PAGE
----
Opinions

A country with bad political theater

Since Barack Obama won the presidency in 2008, a recurring theme of our political discourse has been how crazy Republicans appear to have become. Birthers, death panels, Sharia law, legitimate rape: The heretofore successfully repressed tendencies of the Reagan coalition blossomed like a noxious flower and have become a leitmotif of politics during the past four years. It is why I left government and am now a political independent.

There is good reason why I did not become a Democrat. To be sure, Democrats at least attempt to govern and solve problems, whereas the GOP’s reflexive obstruction and ideological rigidity lead the country nowhere. But more than four years of all-out ideological warfare have taken their toll on the Democrats as well, leaving our governmental system floundering for practical solutions. The Obama administration inadvertently hammered home this sad truth when it announced Feb. 26 that it would begin releasing illegal immigrants from detention, allegedly as a result of the budget “sequester” that was due to start three days later.

Raising that issue doesn’t mean that I believe, as some of the GOP faithful seem to imagine, that Obama has released a marauding criminal army on America. But the fact that the administration would take the melodramatic step of releasing people in federal detention even before the sequestration deadline because of a 2.3 percent cut in the federal budget shows that it is not really interested in avoiding the sequester or softening its effects. Apparently it would rather engage in the same kind of cheap political theater and serial exaggeration that the GOP has thus far specialized in. The White House knew that this would simply bait the Republicans’ nativist wing at the same time as it soothed an important Democratic constituency. Obama tried to polarize the electorate over a culture-war issue when the ostensible topic was the federal budget. Where have we seen this tactic before?

Obama’s sequester gambit derives from the playbook of Karl Rove, who based the 2004 election campaign not on President George W. Bush’s purported administrative competence, the tangible (rather than imaginary) benefits he might have accrued from invading Iraq, or his supposed budgetary frugality (the extravagant cost of the Iraq and Afghanistan wars was off-budget). Rather, the election was about gay marriage; a ridiculously hyped paranoia about terrorist attacks (remember the color-coded alerts?); and opponent John Kerry, the elitist wind-surfer. It was pure culture war. Now the Democrats, who once sniffed at that kind of lowbrow pandering, have copied it to get their way in the sequestration fight.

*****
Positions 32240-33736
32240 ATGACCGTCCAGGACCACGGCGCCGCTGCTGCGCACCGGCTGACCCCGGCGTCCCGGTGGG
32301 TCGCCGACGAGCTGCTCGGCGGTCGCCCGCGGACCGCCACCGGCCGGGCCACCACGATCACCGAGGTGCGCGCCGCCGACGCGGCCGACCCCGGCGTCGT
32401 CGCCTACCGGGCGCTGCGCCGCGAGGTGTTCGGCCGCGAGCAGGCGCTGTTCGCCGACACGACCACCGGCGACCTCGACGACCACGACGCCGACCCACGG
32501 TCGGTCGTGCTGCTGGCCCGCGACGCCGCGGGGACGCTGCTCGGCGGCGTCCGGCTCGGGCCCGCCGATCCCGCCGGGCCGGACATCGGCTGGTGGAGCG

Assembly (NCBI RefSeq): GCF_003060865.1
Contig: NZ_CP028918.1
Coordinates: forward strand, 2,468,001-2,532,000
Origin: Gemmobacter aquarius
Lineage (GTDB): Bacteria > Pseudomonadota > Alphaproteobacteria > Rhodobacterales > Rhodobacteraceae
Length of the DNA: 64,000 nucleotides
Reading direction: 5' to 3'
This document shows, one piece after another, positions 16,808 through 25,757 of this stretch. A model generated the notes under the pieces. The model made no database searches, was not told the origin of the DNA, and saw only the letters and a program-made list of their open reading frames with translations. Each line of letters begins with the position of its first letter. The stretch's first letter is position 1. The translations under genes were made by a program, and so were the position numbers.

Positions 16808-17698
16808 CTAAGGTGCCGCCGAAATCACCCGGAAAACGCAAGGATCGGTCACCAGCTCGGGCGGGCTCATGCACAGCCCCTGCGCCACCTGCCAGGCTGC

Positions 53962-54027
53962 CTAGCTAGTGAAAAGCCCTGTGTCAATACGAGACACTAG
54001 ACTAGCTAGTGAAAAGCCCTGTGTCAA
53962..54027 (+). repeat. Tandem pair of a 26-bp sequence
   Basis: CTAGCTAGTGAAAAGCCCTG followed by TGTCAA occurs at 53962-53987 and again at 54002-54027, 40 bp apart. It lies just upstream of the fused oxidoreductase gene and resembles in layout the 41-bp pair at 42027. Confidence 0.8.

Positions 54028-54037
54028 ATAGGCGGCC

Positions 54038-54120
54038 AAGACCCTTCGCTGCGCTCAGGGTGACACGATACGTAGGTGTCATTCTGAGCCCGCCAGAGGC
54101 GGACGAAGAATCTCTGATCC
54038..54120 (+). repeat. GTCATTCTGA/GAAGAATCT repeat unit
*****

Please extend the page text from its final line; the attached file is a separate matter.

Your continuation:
With both parties now dedicated to polarizing guerrilla theater rather than rational problem-solving, Washington’s governing establishment has jumped the shark. It has collectively become the very caricature that each party thinks the other is. With battle lines thus drawn, it is no wonder that we endure crisis after crisis: The Senate has not passed a budget in three years, previously routine debt-limit votes have become occasions for stock market meltdowns, and government now receives funding only through omnibus measures and stopgap continuing resolutions, rather than traditional appropriations bills.

Budgetary crisis has become the normal fabric of political life. Regardless of how sequestration is resolved, government funding for 2013 will expire March 27, when we will face yet another manufactured fiscal emergency and the possibility of government shutdown. And government accountants expect we will reach the debt limit on May 19. Any resolution of these issues will simply plant more land mines in our path over the next four years, as each side jockeys to place the other in a politically untenable position ahead of yet another contrived fiscal deadline.

Politics in Washington has become far worse than the traditional partisan to-and-fro inherent in any democracy. It now presents a danger to orderly day-to-day governance of the country. Politics is no longer the art of the possible; it is bad theater. We are lurching perilously close to becoming Italy, where citizens appear to have given up on being self-governing citizens and instead have cynically chosen reality TV. Criminally implicated tycoons and comedians vie for the presidency; these candidates appeal to many Italians because they provide a diversion from a government in perpetual crisis.

We laugh at the Italians, but give us another four years of fiscal cliffs, government shutdowns and debt limits, and the famously optimistic and forward-looking American people may surprise us with their cynical response to Washington’s refusal to govern rationally.

 
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